Had they not heard the glass breaking, all the pounding and demanding would not have warranted entry.
Once they heard the glass breaking, it became reasonable for them to believe, with the context of the 911 call, that an actual physical fight was going on and that someone was in danger. Exigent circumstances; break down the door.
This is how cops should behave. When they reasonably believe that someone is in danger, they step in, through closed doors, if necessary.
Again, though, the point of the dissent, and my point, remains that the defendant had no duty in assisting the cops in their effort that was based on their mistaken, but reasonable, belief.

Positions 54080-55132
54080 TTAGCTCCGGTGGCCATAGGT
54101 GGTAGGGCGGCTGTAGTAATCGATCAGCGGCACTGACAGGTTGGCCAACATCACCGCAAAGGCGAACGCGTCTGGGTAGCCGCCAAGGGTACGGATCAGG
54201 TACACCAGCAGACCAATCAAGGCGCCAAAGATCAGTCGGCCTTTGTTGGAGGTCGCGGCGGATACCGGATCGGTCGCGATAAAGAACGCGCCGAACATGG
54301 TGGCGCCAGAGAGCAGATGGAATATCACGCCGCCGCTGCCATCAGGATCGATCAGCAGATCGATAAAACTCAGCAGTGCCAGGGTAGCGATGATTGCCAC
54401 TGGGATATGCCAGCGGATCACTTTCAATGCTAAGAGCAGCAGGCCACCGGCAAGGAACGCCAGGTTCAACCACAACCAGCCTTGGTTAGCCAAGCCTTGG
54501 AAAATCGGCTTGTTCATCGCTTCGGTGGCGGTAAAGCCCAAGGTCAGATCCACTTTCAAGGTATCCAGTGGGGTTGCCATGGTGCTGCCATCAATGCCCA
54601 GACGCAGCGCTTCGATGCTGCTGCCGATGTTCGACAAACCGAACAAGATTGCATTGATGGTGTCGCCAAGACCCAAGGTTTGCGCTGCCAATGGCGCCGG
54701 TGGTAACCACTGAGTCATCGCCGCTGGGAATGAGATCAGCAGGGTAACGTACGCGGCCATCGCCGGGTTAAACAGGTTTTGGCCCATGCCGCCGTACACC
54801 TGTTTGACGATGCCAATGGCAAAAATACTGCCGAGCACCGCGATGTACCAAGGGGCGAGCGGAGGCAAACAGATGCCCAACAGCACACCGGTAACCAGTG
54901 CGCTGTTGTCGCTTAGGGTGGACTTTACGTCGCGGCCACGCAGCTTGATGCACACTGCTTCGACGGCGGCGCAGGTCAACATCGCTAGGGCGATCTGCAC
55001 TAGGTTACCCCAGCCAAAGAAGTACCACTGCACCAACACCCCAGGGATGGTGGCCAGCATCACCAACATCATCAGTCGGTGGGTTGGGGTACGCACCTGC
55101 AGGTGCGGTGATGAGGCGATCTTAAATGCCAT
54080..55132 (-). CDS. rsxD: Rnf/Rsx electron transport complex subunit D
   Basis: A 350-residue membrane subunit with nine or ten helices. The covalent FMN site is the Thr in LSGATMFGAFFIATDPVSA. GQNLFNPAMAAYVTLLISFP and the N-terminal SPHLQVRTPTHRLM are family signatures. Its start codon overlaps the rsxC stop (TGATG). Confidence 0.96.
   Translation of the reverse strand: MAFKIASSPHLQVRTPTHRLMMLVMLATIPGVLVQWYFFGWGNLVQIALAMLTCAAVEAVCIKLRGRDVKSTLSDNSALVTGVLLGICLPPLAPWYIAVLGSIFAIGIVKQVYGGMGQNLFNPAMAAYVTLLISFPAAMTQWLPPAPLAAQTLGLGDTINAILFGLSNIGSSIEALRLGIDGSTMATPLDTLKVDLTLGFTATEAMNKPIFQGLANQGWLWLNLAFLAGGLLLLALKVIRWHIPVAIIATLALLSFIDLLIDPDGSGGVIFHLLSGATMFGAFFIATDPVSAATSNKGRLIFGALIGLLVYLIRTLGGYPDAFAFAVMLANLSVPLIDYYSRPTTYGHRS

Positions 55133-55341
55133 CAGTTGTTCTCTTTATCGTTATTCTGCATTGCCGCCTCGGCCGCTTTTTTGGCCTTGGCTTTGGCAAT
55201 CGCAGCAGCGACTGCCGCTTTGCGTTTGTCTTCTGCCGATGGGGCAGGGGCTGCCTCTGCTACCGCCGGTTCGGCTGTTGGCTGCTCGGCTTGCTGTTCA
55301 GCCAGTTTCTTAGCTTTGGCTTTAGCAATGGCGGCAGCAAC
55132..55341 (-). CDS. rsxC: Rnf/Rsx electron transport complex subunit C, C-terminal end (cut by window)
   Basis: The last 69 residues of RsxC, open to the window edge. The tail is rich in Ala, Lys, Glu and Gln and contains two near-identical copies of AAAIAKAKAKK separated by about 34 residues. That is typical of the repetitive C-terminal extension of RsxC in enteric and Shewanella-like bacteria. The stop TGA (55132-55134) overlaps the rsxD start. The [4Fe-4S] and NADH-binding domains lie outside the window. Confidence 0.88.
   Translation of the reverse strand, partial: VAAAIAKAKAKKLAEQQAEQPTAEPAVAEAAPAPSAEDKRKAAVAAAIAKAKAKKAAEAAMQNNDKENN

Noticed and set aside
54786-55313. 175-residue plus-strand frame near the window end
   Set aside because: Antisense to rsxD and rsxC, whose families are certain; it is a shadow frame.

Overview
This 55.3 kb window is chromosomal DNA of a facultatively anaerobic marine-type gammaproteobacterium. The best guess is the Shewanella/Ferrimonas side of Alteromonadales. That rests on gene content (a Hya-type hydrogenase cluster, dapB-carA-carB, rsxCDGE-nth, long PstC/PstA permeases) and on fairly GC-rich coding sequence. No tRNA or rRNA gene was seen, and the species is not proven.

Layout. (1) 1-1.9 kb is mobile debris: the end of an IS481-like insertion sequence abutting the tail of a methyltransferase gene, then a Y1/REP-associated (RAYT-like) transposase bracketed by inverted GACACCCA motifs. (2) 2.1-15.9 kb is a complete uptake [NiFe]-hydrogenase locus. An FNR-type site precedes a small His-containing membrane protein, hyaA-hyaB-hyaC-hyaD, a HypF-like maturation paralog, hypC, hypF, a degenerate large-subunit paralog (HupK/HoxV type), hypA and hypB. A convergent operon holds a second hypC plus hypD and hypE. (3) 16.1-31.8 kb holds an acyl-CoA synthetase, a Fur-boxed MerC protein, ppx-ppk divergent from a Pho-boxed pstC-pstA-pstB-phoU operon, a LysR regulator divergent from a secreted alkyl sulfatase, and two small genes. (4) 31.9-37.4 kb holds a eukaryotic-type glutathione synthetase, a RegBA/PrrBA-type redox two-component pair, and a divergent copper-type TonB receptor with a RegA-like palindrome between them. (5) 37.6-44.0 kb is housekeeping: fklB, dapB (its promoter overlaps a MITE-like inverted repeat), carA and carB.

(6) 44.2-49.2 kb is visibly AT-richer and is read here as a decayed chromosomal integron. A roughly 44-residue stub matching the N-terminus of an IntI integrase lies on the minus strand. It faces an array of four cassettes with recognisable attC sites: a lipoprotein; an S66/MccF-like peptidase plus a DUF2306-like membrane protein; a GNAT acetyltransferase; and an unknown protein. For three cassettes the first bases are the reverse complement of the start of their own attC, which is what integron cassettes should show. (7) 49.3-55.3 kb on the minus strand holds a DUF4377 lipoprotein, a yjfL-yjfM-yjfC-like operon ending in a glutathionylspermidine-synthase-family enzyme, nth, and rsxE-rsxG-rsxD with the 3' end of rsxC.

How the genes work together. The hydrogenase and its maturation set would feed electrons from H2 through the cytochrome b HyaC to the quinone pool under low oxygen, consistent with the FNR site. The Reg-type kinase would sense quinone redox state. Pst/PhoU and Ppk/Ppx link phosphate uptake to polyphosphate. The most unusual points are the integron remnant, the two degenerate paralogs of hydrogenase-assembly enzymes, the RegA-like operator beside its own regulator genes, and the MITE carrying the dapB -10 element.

20 minutes later AFTER chatting thru the door with residents & being assured occupants were safe AND they needed a warrant; the three LEs called the FD to assist in getting in the living quarters above the laundry business.
According to the record, male partner broke a window earlier in the evening and promised to clean up the mess, but instead went and played pool, getting back o/a 0130 where the ‘discussion’ broke out. To preclude waking their six yo, they moved to their outside balcony where a random passerby heard the discussion and dropped a dime.
Male then ‘inadvertently’ locked patio door which is what the nice LEs heard upon their arrival.